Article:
Work has been directed at providing a hybrid dynamic analysis procedure that couples statistical energy analysis (SEA) and the finite element method. With this approach the long wavelength deformation of the structure is modelled deterministically using finite elements, while the short wavelength motion is modelled statistically using SEA. This addresses the complex dynamics that can occur in an automobile or marine structure at medium frequencies. This work is funded by Vibro-Acoustic Sciences via the RESOUND consortium.
Professor J. Woodhouse
The vibrational behaviour of musical instruments continues to provide challenging scientific problems. Detailed measurements and modelling have been undertaken to characterise the frictional behaviour of rosin, the material used to coat the hairs of a violin bow(F40,F50). It appears that the friction coefficient does not depend directly upon sliding speed, as has generally been assumed. Instead, it is governed by temperature in the contact regions, which depends only indirectly on sliding speed. With this new model, it is hoped to be able to demonstrate in the near future detailed agreement of bowed transients between measurements (using an automatic bowing machine) and simulations.
Among the necessary ingredients of these accurate simulations are the mechanical properties of instrument strings. Of these, the hardest to measure are the torsional properties. Recent results(F49), using an optical measurement technique, have given the best available information about the torsional wave speed and damping behaviour of real strings, in this case cello strings. It was shown that the behaviour is well described over a broad frequency range by constant-Q damping, and a method of incorporating this into time-marching simulation algorithms has been developed.
Professor J. Woodhouse
Brake squeal has long presented an intractable problem to manufacturers of vehicle braking systems. A project is now under way, with Bosch Braking Systems, to improve understanding of this phenomenon so that squeal-resistant designs can be developed on a rational basis. A new theoretical formulation of the phenomenon has been developed, and a laboratory rig built which will allow this model to be validated and developed.
Professor J. Woodhouse
Work has continued on the modelling of vibration damping in structures. The goal is to develop methods whereby measurements of (complex) modal properties can be used to determine the correct damping model for a structure, and to determine the spatial distribution of damping. Very promising results have been obtained using simulation studies, and preliminary measurements indicate that it should be possible to put the approach into practice on real structures.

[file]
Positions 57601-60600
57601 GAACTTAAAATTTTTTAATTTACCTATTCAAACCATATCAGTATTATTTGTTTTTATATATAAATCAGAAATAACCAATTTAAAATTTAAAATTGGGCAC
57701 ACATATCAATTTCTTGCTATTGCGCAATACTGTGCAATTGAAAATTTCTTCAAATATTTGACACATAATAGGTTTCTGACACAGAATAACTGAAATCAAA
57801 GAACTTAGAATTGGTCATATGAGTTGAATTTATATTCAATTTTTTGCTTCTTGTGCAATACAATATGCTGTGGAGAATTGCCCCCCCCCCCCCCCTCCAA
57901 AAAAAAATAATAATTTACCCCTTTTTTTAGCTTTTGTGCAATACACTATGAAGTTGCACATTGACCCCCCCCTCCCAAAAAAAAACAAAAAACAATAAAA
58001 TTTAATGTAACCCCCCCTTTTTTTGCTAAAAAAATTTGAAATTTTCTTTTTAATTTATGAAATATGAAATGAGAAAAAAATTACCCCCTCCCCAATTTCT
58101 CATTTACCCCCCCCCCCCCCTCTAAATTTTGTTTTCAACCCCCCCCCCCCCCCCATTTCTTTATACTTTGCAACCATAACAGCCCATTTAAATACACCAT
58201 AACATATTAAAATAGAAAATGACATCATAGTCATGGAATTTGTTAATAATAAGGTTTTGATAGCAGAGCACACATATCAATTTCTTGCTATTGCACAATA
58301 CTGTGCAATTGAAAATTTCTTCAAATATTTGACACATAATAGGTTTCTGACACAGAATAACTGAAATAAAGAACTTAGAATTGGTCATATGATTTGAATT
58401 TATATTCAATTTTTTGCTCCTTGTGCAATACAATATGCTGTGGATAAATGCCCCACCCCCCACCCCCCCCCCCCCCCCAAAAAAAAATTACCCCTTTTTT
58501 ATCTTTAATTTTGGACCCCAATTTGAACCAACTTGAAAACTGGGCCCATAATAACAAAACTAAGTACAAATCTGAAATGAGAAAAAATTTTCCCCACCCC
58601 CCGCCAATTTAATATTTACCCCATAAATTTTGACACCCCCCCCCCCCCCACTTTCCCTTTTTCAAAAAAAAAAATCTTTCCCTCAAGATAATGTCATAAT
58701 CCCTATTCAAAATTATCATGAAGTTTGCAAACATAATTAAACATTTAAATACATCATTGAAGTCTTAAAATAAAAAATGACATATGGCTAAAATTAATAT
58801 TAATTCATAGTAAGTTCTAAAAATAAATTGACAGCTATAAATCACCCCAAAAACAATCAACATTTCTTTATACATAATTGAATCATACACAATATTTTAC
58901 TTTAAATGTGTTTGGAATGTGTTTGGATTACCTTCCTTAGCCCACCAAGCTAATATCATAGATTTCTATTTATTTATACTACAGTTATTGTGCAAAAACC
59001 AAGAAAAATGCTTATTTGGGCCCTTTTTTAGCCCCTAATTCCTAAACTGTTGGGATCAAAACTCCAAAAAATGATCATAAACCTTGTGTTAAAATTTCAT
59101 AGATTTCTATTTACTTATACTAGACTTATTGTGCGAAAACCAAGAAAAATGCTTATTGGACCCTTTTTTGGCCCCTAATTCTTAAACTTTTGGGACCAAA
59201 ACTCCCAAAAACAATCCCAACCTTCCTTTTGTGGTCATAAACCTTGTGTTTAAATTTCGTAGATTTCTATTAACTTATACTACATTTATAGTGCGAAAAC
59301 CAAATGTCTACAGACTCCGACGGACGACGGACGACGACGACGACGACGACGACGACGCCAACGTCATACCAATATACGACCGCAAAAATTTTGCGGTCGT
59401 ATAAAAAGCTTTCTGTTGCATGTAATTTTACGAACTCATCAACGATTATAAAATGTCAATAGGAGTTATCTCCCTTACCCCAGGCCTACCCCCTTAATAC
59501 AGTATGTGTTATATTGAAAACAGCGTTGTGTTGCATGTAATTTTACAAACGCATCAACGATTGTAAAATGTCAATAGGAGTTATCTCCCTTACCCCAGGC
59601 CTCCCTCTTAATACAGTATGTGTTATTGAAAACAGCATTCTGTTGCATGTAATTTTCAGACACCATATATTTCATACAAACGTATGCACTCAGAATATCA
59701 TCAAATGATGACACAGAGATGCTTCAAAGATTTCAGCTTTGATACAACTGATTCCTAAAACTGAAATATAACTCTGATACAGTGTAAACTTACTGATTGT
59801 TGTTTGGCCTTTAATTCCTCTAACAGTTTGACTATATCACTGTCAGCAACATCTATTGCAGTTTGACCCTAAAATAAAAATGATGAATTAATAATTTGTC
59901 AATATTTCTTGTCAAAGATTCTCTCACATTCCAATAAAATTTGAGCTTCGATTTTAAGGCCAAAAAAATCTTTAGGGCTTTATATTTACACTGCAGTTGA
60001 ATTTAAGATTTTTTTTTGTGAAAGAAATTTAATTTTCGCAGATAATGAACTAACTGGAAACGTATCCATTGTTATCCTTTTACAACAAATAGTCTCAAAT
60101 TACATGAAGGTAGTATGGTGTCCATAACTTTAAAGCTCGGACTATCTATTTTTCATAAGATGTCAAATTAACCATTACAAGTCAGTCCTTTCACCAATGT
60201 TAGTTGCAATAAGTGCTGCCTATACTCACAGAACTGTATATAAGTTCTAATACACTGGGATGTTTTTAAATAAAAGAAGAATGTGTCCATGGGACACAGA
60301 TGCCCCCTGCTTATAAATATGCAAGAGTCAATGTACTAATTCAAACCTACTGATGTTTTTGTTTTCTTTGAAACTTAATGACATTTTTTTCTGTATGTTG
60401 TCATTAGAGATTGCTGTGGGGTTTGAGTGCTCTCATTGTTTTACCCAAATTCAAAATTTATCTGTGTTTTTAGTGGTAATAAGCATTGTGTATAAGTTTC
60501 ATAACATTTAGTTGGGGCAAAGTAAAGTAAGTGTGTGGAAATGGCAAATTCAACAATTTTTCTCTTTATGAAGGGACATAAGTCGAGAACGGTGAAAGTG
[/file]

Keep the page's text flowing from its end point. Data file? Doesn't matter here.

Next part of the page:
Dr H.E.M. Hunt
Professor D.E. Newland
Computationally efficient procedures are being developed to evaluate measures for the control of vibration transmission from railways into buildings(F11,F13,F47,F48). The nature of the soil coupling between railway tunnels and piled foundations is being analysed in detail using boundary element methods. Using these models as benchmarks the objective is to establish the extent to which much simpler models are accurate and useful for design purposes. New performance indicators based on "Power Flow" are proving far more illuminating than the conventional "Insertion Loss".
Dr H.E.M. Hunt
A neural network approach to fault identification in structures using vibration data makes use of the maximum-likelihood method and Bayesian statistics. New assurance criteria, based on modal energies calculated from frequency-response functions, are used in conjunction with modal properties giving a better classification of faults than any of the individual methods(F25,F26,F27,F28).
Dr H.E.M. Hunt
Finding faults in bladed disc structures (turbines, compressors) can be carried out using vibration testing. In general, faults cause asymmetry which split normally-repeated modes. Research continues into reliable methods by which the blade most likely to fail in service can be identified.
Dr H.E.M. Hunt
Non-linear torsional vibration "dampers" are being used increasingly in marine-engine drive trains. Conventional linear analyses are inadequate and work has begun on methods to evaluate the effectiveness of non-linear components.
Professor D.E. Newland
Further applications of time-varying cross-spectral analysis have been studied by the harmonic wavelet method, including both amplitude and phase discrimination. The software is now being tested by a number of groups, including our own Geotechnical Research Group who are using it to analyse the dynamic response of centrifuge soil models. Current research is directed towards improving phase discrimination and its practical interpretation(F29,F30,F33).
Dr D. Cebon
Research into the 'localisation' of vibration in imperfect periodic structures was published(F51). A simple, efficient method was devised for measuring the characterising vibration localisation in such structures. The method has applications in periodic systems such as turbine blade assemblies and multi-bay trusses.
F1. Aglietti, G.S., Langley, R.S., Rogers, E., Gabriel, S.B. Monte Carlo and form simulation of active control performance in the presence of structural uncertainty. Proceedings, International Colloquium on Numerical Modelling of Uncertainties, Euromech 405, Valenciennes, France (November 1999); Edited by P. Level, et al. (Presse Universitaires de Valenciennes, 2000).